The almighty gods have sealed my voice inside my throat, so I never could speak. I never could tell the truth. I never could tell that my uncle, nasty and crafty Userkaf, drowned my father and took his name and his crown.
I’m only a boy now. My life is under threat. I’m scared to death. Why, oh almighty gods? Why have you given me this body?
I’m sitting now at the reception chamber amongst three other pharaoh’s scribes and writing everything that is said at the king’s presence.
‘…And you are informing me about that only now, Great Vizier…’
The king is sitting on his golden throne. His head is crowned with a high fancy headdress. Tiny golden bees, colourful butterflies, and lotus’ flowers made from lapis lazuli with agates and emeralds move with each head’s movement. Long golden earrings shine in his ears; heavy wide bracelets are on his wrists and ankles. A golden balm is on his lips; he smells of lotus and rose’s oils, he is wearing my long robe and richly decorated sandals. He doesn’t hesitate to take everything from me.
Ineni, the Great Vizier and the major of Niwt-Imn, is on his knees. He is leaning lower and lower until his forehead touches the floor. Ineni is fat, old, and coward. His bald round head is shining of sweat. He is afraid to make his lord angry, but he believes in rumours.
‘I didn’t want to bother my king with the information that hasn’t been proved yet. I just wanted to wait to be sure that…’
‘To wait? To wait for what? When the prince of Kush and his allies will summon a new army? When their barbarian soldiers will stay at the city’s gates?’
The pharaoh is furious.
Ineni crawls on his fat belly, coming closer to the king, kissing his toes with gold covered nails.
The ruler only grimaces. The smell of sweat irritates His Majesty even more than the bad news from the boarders.
‘Do the prince and his chieftains remember that their sons were brought in Kemet by my father during his last campaign and have been living here since? Does he remember that his oldest daughter is one of my wives?’
‘It is something else, my lord, you should know,’ the vizier whispers barely audible, looking behind his back at me and other scribes.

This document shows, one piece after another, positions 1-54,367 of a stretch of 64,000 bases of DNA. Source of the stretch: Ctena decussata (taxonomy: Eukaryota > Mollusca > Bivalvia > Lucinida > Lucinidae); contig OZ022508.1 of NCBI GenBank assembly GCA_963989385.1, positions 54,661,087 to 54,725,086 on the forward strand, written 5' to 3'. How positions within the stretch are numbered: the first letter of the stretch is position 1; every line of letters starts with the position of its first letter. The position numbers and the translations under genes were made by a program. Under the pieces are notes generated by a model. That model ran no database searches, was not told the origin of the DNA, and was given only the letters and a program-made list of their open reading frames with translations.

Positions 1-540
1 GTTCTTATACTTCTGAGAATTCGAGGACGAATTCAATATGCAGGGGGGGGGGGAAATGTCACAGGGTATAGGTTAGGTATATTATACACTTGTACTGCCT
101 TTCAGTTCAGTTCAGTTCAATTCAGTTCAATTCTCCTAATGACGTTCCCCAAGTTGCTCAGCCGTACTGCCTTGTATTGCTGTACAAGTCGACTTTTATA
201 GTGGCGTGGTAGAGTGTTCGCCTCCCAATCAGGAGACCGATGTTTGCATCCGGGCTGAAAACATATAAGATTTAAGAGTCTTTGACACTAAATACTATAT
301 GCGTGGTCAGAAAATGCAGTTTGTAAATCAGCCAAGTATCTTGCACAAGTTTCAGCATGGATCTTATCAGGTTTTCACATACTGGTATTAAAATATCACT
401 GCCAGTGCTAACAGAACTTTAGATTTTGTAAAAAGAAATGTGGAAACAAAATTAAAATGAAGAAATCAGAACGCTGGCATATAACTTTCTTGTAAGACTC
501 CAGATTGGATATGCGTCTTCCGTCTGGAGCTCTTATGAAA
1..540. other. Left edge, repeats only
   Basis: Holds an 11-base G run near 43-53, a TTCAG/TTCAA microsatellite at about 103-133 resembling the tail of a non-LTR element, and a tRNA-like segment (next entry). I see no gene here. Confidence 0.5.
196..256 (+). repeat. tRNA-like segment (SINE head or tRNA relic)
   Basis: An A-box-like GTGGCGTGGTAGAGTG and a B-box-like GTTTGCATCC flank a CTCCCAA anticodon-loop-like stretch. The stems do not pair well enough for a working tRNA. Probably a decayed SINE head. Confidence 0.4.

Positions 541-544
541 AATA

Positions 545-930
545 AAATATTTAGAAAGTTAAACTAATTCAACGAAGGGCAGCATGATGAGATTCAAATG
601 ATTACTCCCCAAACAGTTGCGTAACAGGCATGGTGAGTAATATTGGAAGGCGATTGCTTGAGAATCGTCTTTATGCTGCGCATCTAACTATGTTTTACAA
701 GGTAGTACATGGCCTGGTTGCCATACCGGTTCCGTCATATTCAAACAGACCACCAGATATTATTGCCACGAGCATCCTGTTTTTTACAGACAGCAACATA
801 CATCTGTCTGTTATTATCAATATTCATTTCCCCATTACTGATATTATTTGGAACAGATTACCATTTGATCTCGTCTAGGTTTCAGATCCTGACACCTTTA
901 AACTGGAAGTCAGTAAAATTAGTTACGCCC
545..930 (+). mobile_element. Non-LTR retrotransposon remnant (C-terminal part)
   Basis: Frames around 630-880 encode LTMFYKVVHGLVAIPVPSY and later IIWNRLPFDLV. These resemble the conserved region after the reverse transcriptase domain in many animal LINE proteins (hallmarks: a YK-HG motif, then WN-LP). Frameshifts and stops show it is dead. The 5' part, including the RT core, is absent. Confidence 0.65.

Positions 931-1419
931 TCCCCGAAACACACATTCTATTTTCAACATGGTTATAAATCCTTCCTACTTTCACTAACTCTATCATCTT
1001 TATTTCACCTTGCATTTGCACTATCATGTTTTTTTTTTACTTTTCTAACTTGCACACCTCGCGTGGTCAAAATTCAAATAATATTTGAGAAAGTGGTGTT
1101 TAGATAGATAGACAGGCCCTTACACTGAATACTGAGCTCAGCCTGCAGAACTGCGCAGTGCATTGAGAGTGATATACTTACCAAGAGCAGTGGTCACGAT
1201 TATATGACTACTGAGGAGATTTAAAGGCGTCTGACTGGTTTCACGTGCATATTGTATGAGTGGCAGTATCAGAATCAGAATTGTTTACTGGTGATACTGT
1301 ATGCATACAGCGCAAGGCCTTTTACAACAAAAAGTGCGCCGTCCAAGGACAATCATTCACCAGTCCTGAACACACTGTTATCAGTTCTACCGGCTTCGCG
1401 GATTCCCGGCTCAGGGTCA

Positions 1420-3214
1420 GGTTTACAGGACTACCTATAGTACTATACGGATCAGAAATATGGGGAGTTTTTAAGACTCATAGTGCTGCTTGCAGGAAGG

‘What is it? Speak!’
Userkaf is impatient as usual.
‘I’ve heard that the rumours were spreading out in the city, Your Majesty. People keep talking…’ Ineni stammers.
‘What? Speak! Your king orders you.’
He presses his sceptre to the vizier’s head and raises his chin, looking into his eyes, looking for the answers.
‘My sources reported me, oh ruler of two worlds, that some of the high priests are involved as well. I’ve been informed that the kushite’s prince has offered a deal to the priest of Sobek, the governor of the South who believes that…that you, our divine Nimaatre Smenkhare Meriamun who shall live forever, have been killed by your own brother, the Great priest of Amun-Re.’
The pharaoh only laughs, but I see his face is getting paler.
‘Tell the priest of Sobek, honourable Hapuseneb, that his suspicions are absolutely baseless, and that I would like to talk to him regarding all these nasty rumours he dares to spread out about me. As for Beja, my kushite’s father-in-law, I think I need to remind him to whom he should be grateful for allowing him on the kushite’s throne.’
He smiles, and I feel a chill running down my backbone.
 Kush and Wawat—countries situated on the south-east of Egypt. Kush- ancient Nubia.
 Abdju—an Egyptian name for Abydos
 Niwt-Imn—an Egyptian name for Thebes
 Kemet— an ancient name for Egypt
 Ba—in Egyptian mythology—a soul of a deceased